New data from Lunar Reconnaissance Orbiter suggests that ice may make up as much as 22 percent of the surface material in Shackleton Crater, located on the moon’s south pole. The uncertainty of science: New data from Lunar Reconnaissance Orbiter suggests that ice may make up as much as 22 percent of the surface material in Shackleton Crater, located on the moon’s south pole.


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The uncertainty of science: New data from Lunar Reconnaissance Orbiter suggests that ice may make up as much as 22 percent of the surface material in Shackleton Crater.

What I find most interesting about this result is that the team leader of this paper, Maria Zuber, was also one of the co-authors of the paper I wrote about two days ago that said there was no water in Shackleton Crater.

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2 comments

  • James Fincannon

    Ignoring a consideration of the validity of the “LEND” paper, but carefully examining what they analyzed, you will find they excluded Shackleton, whether for reasons that were technical or otherwise.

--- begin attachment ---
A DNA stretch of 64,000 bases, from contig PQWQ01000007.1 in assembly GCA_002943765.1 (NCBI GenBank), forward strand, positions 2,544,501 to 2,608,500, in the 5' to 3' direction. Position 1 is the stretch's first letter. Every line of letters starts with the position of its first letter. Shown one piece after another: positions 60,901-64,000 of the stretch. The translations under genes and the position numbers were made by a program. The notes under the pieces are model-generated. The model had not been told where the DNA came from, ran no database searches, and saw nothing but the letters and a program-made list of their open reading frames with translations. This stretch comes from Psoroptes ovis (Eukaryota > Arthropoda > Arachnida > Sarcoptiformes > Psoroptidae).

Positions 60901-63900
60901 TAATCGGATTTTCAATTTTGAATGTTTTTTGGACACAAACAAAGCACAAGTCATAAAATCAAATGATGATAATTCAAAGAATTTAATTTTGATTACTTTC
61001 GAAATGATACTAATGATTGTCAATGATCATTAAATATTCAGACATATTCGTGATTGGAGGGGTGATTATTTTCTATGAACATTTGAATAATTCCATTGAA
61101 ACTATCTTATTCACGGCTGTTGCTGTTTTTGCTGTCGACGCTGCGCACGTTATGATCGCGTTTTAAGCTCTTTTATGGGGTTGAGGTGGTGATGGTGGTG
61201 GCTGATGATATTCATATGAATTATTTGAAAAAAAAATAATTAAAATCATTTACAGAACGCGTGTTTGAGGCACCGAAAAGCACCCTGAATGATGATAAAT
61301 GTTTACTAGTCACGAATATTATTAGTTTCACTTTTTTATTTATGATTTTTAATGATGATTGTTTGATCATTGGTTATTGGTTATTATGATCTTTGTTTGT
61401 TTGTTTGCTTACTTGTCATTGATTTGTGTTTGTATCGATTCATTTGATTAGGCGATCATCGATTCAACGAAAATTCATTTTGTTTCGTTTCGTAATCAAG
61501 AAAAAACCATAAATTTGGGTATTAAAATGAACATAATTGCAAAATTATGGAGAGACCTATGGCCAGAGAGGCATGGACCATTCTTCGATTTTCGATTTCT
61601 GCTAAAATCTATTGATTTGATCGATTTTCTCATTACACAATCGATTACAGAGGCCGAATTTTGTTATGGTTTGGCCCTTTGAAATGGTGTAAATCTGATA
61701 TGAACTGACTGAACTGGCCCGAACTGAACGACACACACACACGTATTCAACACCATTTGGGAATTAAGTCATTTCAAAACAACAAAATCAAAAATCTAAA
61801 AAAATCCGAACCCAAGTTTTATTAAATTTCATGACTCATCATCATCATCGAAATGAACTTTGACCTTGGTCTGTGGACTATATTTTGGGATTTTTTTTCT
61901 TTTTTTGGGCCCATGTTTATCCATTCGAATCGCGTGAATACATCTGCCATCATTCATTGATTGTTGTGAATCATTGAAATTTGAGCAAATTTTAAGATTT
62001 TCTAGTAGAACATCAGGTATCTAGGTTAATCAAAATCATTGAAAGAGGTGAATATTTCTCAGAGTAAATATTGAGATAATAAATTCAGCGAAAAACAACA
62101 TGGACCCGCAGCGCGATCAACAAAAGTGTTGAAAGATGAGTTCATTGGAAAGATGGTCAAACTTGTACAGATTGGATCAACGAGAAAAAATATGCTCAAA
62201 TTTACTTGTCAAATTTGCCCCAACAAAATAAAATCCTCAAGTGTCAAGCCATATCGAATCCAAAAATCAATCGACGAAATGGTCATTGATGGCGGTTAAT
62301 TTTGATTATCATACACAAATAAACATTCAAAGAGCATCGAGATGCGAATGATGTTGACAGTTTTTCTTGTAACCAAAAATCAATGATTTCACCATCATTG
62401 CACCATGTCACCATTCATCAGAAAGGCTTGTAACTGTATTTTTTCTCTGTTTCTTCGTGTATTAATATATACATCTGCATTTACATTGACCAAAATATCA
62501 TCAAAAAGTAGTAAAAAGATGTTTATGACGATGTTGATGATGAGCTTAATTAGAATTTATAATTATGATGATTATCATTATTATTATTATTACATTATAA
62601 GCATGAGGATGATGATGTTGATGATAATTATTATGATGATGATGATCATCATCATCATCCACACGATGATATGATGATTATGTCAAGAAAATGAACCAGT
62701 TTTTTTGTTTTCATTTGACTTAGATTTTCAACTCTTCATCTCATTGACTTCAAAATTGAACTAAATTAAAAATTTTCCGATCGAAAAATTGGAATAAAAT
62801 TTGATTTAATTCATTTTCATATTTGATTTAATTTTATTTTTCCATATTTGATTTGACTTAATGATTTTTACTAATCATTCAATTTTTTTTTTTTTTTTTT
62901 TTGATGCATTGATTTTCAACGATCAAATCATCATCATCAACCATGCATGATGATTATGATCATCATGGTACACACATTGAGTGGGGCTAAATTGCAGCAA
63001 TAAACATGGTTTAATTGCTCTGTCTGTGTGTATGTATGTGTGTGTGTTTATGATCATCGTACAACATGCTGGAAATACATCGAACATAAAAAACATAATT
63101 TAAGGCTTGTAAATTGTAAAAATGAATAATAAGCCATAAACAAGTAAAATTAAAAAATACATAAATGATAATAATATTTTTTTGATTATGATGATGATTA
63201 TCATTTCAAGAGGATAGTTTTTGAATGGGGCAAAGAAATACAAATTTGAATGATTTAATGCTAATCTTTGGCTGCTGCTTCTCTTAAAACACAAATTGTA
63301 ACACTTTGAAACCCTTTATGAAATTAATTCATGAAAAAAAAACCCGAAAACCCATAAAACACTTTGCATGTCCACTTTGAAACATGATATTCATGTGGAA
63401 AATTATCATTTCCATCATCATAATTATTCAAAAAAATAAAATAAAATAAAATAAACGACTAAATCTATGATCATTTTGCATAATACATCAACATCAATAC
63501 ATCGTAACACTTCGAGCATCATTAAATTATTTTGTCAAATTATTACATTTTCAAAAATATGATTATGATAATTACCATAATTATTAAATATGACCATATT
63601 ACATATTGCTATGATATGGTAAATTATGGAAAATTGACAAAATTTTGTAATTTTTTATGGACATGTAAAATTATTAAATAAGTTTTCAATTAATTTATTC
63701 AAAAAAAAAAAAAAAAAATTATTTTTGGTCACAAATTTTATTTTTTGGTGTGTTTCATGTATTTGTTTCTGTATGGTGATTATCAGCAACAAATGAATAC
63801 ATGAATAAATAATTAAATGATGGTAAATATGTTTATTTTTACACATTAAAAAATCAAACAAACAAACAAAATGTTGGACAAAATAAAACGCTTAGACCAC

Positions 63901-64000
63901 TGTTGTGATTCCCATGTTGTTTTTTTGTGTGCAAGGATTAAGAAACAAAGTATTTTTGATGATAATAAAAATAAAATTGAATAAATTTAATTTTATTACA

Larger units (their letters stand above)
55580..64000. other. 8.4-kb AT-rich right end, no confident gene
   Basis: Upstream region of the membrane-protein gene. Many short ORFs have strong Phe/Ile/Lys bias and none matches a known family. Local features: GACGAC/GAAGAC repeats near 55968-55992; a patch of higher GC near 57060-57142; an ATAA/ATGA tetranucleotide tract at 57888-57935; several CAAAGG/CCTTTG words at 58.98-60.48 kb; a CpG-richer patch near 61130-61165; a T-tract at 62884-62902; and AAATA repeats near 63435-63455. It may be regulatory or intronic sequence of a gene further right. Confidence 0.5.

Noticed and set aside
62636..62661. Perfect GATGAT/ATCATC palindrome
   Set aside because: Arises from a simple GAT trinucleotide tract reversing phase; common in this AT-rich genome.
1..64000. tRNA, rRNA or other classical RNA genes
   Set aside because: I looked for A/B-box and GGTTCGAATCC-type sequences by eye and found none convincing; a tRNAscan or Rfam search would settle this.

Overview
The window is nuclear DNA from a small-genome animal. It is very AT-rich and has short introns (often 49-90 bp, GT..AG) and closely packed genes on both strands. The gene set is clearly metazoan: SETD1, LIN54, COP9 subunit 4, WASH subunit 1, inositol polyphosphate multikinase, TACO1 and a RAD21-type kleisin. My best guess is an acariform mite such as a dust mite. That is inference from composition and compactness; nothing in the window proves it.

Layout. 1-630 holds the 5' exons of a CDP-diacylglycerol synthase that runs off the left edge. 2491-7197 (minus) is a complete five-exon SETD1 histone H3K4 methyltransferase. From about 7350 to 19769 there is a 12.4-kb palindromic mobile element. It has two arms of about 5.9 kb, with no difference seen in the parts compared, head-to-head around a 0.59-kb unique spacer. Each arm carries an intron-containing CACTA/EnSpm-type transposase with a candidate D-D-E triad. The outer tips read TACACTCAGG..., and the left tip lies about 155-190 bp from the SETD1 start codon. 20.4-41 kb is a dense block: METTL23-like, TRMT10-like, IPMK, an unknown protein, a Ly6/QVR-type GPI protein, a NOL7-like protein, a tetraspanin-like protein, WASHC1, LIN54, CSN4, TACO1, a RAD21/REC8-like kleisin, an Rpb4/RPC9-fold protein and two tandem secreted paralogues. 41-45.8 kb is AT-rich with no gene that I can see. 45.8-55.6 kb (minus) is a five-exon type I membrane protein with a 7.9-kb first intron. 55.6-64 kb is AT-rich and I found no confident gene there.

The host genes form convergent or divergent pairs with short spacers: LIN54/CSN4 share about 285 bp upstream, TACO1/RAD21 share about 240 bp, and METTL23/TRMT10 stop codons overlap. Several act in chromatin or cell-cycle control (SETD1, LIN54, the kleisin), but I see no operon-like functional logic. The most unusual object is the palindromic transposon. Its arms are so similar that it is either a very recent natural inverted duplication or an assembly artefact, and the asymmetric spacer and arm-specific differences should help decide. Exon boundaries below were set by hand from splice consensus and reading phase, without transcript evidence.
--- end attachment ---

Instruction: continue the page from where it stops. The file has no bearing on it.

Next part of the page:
Specifically, that paper listed the “tested” permanently shadowed regions (PSRs). They state “The set selected for analysis in this study all have areas >100 km2. The list of tested PSRs is presented in Table 1. “ If you examine this Table 1 list, you find 29 South Pole PSRs and 17 North Pole PSRs, which are ALL the PSRs they looked at for that study. But if you look at the list, there is no Shackleton Crater (which has an area of 350 km^2). Also, if you look carefully at the locations, they get no closer than -88.6 deg latitude to the South Pole. They also examine a craters AROUND Shackleton namely Shoemaker, Faustini, Sverdrup and de Gerlache, but not Shackleton. Curious.

    So, apparently they did not specifically state anything about Shackleton Crater.

  • James Fincannon

    One other minor point regarding the very nice Zuber paper. I still do not have the Nature article so that I may confirm my assessment, but from what was stated, there were 5 million measurements. “Measurements” translates to laser shots that bounced from the crater surface. The laser beam is 5 meters in diameter, so each “bounce” covers 20 m^2 of the surface. The crater is 21 km in diameter, so the area is 346 km^2 or 346000000 m^2. So to cover the entire crater surface with laser bounces, you need about 346000000/20 or 17,640,000 bounces. With only 5,000,000 bounces, they had only 5,000,000/17,640,000 of coverage or 28 % of the surface lit up with laser light! Those are nice looking images given 62% should be blank. Hopefully they point this out in the paper.

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